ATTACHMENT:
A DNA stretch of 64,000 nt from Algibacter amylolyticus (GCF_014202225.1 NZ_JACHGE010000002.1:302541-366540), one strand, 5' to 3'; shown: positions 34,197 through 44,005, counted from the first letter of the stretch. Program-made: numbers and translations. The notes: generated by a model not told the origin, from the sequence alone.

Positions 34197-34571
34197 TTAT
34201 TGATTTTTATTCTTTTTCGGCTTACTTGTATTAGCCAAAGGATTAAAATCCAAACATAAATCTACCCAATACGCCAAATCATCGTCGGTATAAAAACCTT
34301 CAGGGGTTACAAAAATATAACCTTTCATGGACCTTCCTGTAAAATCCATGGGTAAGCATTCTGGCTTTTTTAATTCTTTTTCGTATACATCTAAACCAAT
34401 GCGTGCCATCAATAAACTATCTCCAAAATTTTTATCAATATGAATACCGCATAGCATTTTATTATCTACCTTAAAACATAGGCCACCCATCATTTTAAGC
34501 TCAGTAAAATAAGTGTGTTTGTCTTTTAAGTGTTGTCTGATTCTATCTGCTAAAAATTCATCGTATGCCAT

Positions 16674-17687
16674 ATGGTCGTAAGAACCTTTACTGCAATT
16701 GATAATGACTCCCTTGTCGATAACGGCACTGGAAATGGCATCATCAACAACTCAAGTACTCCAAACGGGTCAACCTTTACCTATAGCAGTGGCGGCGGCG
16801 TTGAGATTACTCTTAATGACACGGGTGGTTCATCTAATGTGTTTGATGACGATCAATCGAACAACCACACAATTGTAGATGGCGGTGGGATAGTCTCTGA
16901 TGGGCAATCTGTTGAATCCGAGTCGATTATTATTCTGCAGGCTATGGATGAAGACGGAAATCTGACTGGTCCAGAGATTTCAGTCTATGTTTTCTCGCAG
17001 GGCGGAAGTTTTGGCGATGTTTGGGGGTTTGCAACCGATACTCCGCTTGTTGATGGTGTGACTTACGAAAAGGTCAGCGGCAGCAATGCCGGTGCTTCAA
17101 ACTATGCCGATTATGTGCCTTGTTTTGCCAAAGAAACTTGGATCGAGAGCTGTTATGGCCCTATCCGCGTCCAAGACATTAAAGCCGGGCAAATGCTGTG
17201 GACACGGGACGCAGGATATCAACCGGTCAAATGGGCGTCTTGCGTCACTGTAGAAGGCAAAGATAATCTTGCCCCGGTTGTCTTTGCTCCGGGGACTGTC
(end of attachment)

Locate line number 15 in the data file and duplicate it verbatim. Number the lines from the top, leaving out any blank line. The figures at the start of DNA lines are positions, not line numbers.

17201 GACACGGGACGCAGGATATCAACCGGTCAAATGGGCGTCTTGCGTCACTGTAGAAGGCAAAGATAATCTTGCCCCGGTTGTCTTTGCTCCGGGGACTGTC